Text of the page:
Respondent contends the lower court's determination that no agreement existed should be reversed. We disagree. Respondent testified that, prior to the divorce, he and petitioner discussed potential names for the child and had narrowed their choices down to Meagan or Chelsea. Respondent described a discussion at petitioner's parents' house with her father and mother in which they discussed the fact that they did not like the way Chelsea Charnogorsky sounded so they decided to use Meagan. When asked by the court if the parties ever specifically discussed what the child's last name would be, respondent referred only to the conversation where they discussed that Chelsea Charnogorsky did not have a good sound to it. He could not recall discussing the child's name after he and petitioner separated.
Petitioner stated that she decided around the time of Meagan's birth that she was going to use the name Hickey. Petitioner did not recall the conversation at her parents' home discussing the child's potential names, but she agreed that while she and respondent were married they discussed the names Meagan and Chelsea. She stated that prior to the separation she never told respondent that she was not going to use Charnogorsky as the child's last name and she never obtained respondent's consent to use the last name Hickey. While the testimony may indicate that the parties discussed potential names for the child, it does not establish an agreement as to the child's last name.
Respondent also attempts to assert that petitioner's actions created an agreement. He testified that the first order he received from the court for initial visitation referred to the child as Meagan Elyse Charnogorsky-Hickey. However, he also admitted that he did not know if petitioner signed the order before it was entered. Petitioner did not recall reviewing the order. Respondent also testified that he made investments in a trust fund for Meagan with her name denoted as Meagan E. Charnogorsky-Hickey. He mailed copies of these statements to petitioner and she never told him that was not the correct name of the child. He also admitted, however, that he did not talk to petitioner about how the child's name would be listed on the account prior to opening it.
Respondent further stated that when Meagan had gone to preschool and the pediatrician, her name was listed as Charnogorsky Hickey. He did not know, however, who created the records at the preschool or the pediatrician's office. Respondent testified that the wristband on the child at the hospital for the first day stated Hickey. When he saw the wristband, he spoke to the nurses and the card on the bassinet was changed to Charnogorsky Hickey. But, he did not speak to petitioner about it at the time.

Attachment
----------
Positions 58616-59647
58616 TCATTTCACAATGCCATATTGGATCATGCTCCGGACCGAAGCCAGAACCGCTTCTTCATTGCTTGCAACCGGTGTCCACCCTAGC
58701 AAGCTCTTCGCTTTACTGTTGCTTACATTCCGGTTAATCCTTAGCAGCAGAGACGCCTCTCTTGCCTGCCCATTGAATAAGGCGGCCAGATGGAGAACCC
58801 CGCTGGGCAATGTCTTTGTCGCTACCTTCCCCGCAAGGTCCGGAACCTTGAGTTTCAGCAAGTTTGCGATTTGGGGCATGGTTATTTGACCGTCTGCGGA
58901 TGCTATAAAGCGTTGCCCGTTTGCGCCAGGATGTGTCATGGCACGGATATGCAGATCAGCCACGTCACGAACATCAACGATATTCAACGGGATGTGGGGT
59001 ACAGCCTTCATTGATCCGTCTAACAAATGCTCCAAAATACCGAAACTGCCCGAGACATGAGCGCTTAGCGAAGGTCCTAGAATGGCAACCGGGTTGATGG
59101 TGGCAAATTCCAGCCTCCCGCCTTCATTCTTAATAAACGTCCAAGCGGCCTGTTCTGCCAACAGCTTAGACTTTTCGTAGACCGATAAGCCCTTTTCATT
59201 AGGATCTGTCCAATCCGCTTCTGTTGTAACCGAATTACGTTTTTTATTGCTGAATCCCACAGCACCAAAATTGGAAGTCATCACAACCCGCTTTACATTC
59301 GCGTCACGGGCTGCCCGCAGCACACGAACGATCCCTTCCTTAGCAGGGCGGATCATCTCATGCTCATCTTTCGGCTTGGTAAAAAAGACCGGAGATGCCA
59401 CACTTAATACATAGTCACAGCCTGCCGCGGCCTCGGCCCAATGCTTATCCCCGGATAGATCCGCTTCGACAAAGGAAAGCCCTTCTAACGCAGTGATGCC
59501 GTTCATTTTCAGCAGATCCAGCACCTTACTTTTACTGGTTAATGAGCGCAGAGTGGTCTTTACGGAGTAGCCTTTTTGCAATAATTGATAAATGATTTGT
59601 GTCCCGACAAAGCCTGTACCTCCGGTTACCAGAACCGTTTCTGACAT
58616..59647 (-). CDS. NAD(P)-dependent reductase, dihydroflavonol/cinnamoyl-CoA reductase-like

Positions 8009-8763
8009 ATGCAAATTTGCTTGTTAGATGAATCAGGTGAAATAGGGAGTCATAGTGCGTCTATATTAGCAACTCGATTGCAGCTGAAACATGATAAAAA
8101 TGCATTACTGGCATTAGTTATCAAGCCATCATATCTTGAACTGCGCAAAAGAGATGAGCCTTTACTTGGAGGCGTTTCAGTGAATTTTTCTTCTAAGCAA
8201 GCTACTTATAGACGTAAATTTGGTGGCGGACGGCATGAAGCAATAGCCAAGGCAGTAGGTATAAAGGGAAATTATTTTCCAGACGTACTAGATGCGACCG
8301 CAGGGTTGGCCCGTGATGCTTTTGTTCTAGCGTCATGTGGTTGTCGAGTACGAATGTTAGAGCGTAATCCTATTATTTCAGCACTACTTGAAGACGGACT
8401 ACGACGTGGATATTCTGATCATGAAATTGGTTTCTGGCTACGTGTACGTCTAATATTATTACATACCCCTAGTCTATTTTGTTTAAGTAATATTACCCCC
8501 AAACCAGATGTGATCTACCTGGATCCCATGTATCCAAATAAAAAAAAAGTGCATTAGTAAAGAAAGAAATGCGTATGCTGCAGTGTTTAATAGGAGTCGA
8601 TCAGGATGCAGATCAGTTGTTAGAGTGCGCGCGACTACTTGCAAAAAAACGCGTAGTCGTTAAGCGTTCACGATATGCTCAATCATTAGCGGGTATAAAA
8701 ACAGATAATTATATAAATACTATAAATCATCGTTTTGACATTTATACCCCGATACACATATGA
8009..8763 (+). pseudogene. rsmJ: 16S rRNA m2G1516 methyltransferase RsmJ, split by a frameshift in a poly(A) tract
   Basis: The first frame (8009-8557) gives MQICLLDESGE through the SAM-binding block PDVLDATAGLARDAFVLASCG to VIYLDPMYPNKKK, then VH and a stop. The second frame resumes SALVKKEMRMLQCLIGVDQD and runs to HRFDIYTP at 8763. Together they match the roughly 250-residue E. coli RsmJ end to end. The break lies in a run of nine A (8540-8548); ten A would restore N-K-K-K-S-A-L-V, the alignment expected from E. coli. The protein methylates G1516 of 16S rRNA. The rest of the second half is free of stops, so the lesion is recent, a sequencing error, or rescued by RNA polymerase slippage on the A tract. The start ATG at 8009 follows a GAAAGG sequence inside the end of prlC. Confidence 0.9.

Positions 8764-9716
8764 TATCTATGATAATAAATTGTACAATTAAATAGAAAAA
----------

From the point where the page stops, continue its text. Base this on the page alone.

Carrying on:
Upon review of the evidence, we cannot say that the circuit court's conclusion was against the manifest weight of the evidence. The evidence regarding the parties' statements and actions does not require a finding that there was an express or an implied agreement as to the child's last name. We therefore affirm the circuit court's dismissal of that petition.
Respondent also contends the circuit court erred in denying his petition to change the child's last name. He brought his petition pursuant to section 21--101 of the Code, which provides:
"Proceedings; parties. If any person who is a resident of this State and has resided in this State for 6 months desires to change his or her name and to assume another name by which to be afterwards called and known, the person may file a petition in the circuit court of the county wherein he or she resides praying for that relief. If it appears to the court that the conditions hereinafter mentioned have been complied with and that there is no reason why the prayer should not be granted, the court, by an order to be entered of record, may direct and provide that the name of that person be changed in accordance with the prayer in the petition.An order shall be entered as to a minor only if the court finds by clear and convincing evidence that the change is necessary to serve the best interest of the child. In determining the best interest of a minor child under this Section, the court shall consider all relevant factors, including: